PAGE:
My colleague Amy Arnott suggests that investors add variety. Rather than rely on what essentially are two assets—stocks to provide high returns, and bonds to function as ballast—balanced portfolios should invest more broadly. Along with large dollops of international stocks and bonds, such portfolios such also include 5% positions in: 1) high-yield bonds, 2) REITs, 3) gold, and 4) other commodities.
Such counsel, of course, comes somewhat after the fact. (In fairness to Amy, she argued similarly last year.) But that does not mean that it arrives too late. If the developed world has indeed entered a new economic era—inflation being a global problem, rather than one that afflicts only the United States—then greater portfolio diversification should benefit investors for the foreseeable future.
There are three potential drawbacks to increasing portfolio diversification. It involves more work than owning only two investments. It will likely be more expensive, because funds that hold less-common asset classes typically charge more for their services. Finally, if a new economic era has not in fact dawned, such that inflation subsides, Treasuries will promptly recapture what they have lost. The investor who has made a “strategic” shift will find herself whipsawed.
Perhaps inflation will neither persist for several years nor soon abate. In which case, balanced-fund shareholders might benefit by temporarily adjusting their allocations to favor inflation-resistant assets such as commodities, gold, and liquid alternatives. Then, when the economic climate reverts to the norm, swap those assets for Treasuries, thereby returning to the previous formula.
That sounds good. Unfortunately, the record of professional managed mutual funds that invest in such fashion is dismal. Ten years ago, 22 funds promised in their names to provide “tactical allocation.” Today, only five of those funds remain. The rest have been either liquidated or merged. Predicting the future is delightfully easy when done in hindsight but wretchedly difficult in practice.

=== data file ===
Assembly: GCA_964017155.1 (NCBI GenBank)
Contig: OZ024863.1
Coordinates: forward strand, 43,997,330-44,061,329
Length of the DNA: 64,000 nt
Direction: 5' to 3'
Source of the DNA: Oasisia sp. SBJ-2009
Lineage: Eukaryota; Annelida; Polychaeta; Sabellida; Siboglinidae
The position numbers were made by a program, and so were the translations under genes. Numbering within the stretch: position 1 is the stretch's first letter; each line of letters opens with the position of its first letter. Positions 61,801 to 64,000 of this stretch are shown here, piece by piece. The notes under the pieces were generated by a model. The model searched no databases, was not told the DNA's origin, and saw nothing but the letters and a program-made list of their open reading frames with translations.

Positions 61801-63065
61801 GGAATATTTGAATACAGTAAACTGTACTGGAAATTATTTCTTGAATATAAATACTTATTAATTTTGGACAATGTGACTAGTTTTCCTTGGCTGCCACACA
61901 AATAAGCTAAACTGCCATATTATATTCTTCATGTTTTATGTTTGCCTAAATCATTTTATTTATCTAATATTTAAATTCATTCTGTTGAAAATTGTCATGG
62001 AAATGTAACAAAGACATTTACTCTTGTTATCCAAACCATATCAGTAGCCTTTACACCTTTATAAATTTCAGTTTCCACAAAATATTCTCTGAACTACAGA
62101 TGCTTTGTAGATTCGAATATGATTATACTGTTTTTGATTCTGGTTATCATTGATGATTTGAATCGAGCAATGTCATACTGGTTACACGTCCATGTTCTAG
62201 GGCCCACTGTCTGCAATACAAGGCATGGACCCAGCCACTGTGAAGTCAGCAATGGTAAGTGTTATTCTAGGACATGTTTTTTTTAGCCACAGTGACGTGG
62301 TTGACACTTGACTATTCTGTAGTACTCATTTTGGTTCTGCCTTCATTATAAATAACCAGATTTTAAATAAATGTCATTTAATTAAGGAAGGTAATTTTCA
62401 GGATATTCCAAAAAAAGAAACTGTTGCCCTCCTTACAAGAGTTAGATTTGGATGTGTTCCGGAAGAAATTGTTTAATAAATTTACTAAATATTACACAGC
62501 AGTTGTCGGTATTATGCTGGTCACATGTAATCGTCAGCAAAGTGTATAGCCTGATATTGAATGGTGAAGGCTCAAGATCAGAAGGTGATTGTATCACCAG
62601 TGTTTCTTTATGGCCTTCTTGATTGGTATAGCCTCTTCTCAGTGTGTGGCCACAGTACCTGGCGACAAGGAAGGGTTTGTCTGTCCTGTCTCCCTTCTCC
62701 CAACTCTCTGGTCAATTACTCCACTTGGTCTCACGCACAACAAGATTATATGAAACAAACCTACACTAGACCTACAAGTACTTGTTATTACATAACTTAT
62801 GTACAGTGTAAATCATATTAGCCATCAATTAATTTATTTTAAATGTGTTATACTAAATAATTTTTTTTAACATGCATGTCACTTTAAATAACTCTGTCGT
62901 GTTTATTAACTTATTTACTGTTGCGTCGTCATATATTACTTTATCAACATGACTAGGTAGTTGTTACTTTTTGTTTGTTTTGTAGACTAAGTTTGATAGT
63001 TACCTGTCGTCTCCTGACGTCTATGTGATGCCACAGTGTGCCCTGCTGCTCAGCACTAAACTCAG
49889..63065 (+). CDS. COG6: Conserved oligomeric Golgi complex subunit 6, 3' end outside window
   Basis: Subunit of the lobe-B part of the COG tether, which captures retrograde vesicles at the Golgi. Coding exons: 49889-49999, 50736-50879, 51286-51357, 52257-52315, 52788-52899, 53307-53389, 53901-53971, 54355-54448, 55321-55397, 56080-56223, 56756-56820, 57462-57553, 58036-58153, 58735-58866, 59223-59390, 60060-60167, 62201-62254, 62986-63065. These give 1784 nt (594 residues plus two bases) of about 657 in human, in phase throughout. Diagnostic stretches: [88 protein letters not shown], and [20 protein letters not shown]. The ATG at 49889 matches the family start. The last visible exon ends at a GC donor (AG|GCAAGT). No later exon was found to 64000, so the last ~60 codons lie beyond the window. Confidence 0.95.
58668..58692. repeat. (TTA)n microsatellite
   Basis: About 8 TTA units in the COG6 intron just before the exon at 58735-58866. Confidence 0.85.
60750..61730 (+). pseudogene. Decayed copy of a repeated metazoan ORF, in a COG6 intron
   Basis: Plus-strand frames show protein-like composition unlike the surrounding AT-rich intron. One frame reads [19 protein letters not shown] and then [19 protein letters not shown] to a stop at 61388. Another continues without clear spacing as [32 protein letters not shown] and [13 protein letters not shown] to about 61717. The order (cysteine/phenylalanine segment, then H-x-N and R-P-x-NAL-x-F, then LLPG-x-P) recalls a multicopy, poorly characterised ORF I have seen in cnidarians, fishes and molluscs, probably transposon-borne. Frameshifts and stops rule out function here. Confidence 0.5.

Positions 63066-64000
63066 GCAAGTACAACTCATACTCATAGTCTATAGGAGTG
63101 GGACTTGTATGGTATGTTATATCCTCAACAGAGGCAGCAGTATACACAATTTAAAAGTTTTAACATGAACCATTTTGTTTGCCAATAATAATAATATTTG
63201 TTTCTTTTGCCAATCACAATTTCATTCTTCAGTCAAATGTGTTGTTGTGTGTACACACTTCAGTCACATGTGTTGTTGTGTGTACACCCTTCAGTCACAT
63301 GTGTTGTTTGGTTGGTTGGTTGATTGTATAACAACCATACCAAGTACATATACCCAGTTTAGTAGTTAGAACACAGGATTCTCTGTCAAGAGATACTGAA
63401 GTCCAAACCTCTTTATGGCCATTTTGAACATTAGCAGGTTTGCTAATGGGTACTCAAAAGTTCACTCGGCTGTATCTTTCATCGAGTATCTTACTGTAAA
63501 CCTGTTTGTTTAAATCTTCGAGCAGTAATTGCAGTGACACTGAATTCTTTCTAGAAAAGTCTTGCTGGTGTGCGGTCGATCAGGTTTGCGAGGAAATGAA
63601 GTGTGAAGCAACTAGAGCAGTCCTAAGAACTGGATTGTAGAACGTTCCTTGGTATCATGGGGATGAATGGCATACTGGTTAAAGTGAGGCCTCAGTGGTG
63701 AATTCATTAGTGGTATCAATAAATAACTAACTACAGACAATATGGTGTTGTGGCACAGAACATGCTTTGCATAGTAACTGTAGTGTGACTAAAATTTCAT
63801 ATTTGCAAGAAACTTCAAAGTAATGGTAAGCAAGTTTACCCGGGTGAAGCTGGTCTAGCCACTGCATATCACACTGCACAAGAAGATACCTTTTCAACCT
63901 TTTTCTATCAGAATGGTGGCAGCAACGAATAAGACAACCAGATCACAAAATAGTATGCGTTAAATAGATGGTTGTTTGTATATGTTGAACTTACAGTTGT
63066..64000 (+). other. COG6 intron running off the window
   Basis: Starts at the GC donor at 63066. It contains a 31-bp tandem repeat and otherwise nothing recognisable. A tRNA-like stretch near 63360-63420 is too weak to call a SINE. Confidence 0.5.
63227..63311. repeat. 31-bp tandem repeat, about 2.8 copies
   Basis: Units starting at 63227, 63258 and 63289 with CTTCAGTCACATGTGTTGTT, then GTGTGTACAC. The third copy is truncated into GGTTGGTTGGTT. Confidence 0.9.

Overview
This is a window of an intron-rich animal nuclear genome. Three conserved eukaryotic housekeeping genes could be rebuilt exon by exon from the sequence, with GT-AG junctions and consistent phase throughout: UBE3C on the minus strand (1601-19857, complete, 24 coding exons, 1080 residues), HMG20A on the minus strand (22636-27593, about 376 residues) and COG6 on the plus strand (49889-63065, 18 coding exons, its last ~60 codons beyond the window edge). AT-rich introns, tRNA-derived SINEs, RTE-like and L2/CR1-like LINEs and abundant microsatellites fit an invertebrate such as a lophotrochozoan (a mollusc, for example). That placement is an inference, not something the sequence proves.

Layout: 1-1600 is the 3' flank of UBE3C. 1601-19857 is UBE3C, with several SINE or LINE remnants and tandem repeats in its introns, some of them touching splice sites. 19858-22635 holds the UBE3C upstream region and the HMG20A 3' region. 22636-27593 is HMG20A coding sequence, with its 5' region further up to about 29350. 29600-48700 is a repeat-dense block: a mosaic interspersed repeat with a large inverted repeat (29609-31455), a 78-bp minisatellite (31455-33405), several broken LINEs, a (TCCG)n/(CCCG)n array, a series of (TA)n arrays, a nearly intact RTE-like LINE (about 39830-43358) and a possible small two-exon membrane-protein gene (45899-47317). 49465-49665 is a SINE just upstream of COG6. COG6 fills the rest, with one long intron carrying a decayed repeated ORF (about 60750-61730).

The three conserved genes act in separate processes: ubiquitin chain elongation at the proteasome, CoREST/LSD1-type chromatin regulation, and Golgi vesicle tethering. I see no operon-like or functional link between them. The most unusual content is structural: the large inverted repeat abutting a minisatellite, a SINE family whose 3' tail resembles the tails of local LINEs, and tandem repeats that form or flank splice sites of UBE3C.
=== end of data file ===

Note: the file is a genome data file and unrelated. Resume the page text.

Thus, I cannot recommend tactical allocation. Periodically, I receive emails from readers who recently have made lucrative trades, and who cannot understand how others missed what they spotted. It seemed so obvious to them. The letters invariably are graciously phrased; the writers are puzzled rather than boastful. To which I can only respond: Best of luck! My talents do not lie in that direction. Nor, regrettably, do those of professional investment managers.
All three options are imperfect. Staying the course may lead to additional inflation-related losses; switching to a new strategic allocation courts the danger of whipsaw; and tactical allocation is only for the gifted or lucky. That said, even after their recent upticks, long Treasury yields remain unappealingly low. Even at the risk of missing a long-bond rally, I prefer offsetting equities with intermediate-term notes or even cash.
Also, Amy’s advice is perpetually sound. Not all investors will wish to implement her suggestions fully. But as attractive as the customary 60% stock/40% bond approach can be, there is something to be said for smoothing the strategy’s edges, by adding assets that might be able to profit during those unusual occasions when both stocks and high-quality bonds swoon.
John Rekenthaler (email@example.com) has been researching the fund industry since 1988. He is now a columnist for Morningstar.com and a member of Morningstar's investment research department. John is quick to point out that while Morningstar typically agrees with the views of the Rekenthaler Report, his views are his own.
John Rekenthaler does not own (actual or beneficial) shares in any of the securities mentioned above. Find out about Morningstar’s editorial policies.